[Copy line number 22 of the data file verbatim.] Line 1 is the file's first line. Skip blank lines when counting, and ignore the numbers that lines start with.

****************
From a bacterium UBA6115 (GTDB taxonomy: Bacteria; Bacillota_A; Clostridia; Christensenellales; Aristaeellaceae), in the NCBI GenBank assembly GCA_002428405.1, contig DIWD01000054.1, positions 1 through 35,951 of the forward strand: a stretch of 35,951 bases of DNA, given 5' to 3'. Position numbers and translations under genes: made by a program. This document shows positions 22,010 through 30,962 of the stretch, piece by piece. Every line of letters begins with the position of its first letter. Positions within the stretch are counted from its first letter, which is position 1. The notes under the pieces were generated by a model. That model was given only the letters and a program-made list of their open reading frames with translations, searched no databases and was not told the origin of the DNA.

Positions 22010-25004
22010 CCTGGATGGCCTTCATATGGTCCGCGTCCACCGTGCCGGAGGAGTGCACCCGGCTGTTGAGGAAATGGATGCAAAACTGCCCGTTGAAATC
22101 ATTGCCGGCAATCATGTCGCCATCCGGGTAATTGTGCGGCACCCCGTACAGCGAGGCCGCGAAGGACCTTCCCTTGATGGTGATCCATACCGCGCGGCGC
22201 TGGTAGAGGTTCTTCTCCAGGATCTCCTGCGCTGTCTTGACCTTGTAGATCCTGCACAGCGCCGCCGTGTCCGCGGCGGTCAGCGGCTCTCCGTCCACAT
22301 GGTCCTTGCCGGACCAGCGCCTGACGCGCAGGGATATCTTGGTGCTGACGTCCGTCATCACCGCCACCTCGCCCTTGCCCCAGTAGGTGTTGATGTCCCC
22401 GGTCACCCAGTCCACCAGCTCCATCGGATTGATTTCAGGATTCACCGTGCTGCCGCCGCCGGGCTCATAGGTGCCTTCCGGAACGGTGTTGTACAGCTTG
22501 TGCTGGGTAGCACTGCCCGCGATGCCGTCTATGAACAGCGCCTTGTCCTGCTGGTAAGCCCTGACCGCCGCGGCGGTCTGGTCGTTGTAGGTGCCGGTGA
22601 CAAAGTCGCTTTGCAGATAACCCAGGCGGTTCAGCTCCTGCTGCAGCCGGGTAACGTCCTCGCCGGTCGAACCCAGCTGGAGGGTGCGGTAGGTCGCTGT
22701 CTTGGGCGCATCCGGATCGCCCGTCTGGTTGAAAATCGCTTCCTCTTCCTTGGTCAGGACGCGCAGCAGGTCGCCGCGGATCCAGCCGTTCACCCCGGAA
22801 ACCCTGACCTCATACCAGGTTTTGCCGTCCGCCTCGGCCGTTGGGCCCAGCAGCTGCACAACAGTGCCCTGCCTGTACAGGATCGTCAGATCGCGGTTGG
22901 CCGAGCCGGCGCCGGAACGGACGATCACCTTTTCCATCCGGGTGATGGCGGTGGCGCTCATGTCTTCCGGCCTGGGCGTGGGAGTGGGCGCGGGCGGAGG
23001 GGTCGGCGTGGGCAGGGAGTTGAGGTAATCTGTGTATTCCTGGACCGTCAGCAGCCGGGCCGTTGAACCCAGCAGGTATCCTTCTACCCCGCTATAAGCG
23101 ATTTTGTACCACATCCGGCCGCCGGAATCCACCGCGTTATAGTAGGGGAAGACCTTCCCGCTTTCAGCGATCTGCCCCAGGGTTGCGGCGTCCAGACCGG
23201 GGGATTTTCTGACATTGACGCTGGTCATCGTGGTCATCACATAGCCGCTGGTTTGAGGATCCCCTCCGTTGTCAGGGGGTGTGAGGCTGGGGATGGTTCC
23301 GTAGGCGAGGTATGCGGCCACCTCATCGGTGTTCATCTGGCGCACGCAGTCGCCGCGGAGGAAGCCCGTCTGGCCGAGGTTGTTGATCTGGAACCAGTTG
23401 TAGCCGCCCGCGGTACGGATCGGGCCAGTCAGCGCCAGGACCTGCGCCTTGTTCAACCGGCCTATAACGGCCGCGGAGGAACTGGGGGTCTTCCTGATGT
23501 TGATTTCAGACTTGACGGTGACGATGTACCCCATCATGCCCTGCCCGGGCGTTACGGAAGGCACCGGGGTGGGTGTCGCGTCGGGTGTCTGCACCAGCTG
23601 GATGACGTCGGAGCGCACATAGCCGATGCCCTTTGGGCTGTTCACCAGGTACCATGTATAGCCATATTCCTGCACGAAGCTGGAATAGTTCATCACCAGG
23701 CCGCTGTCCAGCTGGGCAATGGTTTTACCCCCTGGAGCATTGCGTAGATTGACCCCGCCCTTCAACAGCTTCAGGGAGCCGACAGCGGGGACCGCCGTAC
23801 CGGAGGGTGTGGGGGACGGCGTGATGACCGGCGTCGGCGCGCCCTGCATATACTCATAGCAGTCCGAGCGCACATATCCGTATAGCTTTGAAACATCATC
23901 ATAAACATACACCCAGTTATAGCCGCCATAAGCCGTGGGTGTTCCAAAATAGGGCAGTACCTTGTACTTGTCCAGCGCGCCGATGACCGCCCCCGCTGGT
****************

23901 ATAAACATACACCCAGTTATAGCCGCCATAAGCCGTGGGTGTTCCAAAATAGGGCAGTACCTTGTACTTGTCCAGCGCGCCGATGACCGCCCCCGCTGGT